How you view that stance will come down to your personal perspective – on one hand, Facebook doesn’t want to be the ‘arbiter of truth‘, and would prefer to let people discuss whatever they like, with the crowd essentially dictating what’s acceptable and what’s not for themselves.
Facebook has long held that it should not be the referee in such debates – and that really, it can’t be, which is why it’s in the process of implementing a new Content Oversight Board to rule on specific violations and decisions, taking the consideration out of the hands of internal staff.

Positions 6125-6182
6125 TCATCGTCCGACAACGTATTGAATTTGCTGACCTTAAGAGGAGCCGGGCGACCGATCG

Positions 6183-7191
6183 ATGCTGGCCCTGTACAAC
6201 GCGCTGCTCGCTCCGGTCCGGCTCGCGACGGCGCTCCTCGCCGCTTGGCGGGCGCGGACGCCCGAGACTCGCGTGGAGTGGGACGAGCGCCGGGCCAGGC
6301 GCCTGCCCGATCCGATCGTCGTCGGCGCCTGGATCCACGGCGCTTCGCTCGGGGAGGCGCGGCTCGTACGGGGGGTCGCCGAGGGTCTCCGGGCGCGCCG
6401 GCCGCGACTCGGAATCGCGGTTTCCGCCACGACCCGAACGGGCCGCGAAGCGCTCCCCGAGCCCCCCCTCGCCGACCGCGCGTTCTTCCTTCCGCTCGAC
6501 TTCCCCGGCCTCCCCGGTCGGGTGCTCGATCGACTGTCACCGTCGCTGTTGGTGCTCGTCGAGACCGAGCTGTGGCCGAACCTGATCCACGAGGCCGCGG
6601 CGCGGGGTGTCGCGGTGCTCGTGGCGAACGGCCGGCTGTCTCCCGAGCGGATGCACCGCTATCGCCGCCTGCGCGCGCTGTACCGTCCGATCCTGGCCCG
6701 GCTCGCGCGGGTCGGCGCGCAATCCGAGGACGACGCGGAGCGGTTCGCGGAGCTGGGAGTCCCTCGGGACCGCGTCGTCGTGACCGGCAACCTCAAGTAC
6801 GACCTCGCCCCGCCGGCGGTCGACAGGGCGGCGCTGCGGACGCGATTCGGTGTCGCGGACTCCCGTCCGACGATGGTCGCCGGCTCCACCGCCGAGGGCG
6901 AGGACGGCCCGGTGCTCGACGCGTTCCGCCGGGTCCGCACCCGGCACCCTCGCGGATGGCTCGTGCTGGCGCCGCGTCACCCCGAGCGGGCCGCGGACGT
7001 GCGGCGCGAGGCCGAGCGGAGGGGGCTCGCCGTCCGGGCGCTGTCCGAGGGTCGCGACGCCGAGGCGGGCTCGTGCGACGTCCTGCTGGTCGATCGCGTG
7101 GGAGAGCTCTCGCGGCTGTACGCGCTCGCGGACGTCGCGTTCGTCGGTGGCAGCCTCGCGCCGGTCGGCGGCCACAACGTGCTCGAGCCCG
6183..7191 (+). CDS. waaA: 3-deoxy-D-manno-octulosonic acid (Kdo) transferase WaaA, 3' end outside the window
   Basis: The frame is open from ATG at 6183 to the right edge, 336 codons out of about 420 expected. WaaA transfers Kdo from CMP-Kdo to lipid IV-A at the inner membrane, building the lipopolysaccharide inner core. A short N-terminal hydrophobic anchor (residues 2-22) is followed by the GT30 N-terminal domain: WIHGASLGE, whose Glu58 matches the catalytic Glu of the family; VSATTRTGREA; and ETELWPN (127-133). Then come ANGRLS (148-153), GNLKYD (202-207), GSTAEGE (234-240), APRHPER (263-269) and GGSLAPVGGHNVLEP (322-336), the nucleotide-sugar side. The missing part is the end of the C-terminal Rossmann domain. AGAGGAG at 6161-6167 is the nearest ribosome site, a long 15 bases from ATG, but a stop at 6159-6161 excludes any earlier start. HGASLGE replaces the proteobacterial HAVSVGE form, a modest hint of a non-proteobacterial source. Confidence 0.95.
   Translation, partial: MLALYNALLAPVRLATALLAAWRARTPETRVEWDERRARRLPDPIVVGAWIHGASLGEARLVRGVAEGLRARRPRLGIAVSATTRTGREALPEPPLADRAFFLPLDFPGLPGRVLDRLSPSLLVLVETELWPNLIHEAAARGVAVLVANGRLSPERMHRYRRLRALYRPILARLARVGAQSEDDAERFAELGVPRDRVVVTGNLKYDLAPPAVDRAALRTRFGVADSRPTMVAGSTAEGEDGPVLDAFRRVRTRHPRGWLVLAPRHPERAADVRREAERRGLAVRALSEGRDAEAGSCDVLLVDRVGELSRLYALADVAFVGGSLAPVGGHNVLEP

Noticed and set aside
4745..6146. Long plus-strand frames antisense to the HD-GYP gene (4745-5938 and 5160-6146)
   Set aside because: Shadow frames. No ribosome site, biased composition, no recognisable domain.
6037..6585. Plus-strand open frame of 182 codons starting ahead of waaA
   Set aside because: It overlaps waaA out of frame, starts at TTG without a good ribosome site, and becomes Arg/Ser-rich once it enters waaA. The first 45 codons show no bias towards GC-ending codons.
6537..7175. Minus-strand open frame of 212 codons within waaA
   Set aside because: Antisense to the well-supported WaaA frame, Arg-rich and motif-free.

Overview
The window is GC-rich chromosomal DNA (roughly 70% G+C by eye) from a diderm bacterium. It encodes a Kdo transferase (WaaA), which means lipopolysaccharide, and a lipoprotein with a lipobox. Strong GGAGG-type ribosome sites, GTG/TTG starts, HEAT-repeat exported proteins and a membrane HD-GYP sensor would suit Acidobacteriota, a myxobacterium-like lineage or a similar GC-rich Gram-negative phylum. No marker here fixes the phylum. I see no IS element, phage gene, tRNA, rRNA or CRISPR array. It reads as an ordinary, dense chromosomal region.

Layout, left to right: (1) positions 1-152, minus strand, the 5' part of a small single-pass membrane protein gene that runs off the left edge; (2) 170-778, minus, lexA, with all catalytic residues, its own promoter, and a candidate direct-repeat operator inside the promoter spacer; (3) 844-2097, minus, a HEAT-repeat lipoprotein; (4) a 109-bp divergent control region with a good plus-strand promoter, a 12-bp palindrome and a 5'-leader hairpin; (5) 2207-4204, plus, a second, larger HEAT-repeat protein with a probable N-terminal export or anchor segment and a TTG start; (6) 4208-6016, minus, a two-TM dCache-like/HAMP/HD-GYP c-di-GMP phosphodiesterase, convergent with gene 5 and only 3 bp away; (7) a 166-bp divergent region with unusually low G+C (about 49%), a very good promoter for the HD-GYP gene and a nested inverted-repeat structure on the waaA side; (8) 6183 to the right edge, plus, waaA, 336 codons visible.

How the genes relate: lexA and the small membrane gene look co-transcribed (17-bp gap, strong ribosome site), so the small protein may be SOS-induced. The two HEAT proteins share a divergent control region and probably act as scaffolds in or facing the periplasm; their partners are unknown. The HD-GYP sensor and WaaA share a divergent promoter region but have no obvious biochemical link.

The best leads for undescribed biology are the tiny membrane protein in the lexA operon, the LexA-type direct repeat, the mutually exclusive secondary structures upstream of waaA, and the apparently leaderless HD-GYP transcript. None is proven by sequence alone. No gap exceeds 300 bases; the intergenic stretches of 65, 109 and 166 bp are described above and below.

Zuckerberg has maintained that he would prefer to allow free speech as much as possible, and that Facebook will only intervene when there’s a risk of imminent harm. Which, from a business perspective, makes sense – the more speech Facebook allows, the more discussion it can host, the more engagement it sees, more usage, etc. Facebook would obviously prefer to have more people using its platforms more often, and setting boundaries around what’s acceptable will limit that.
From a business perspective, Facebook would prefer to let everybody have their say, regardless of what that say is. But there is a question around the qualifier of ‘imminent’ harm, and what that actually means in the context of allowing certain conversations on the platform.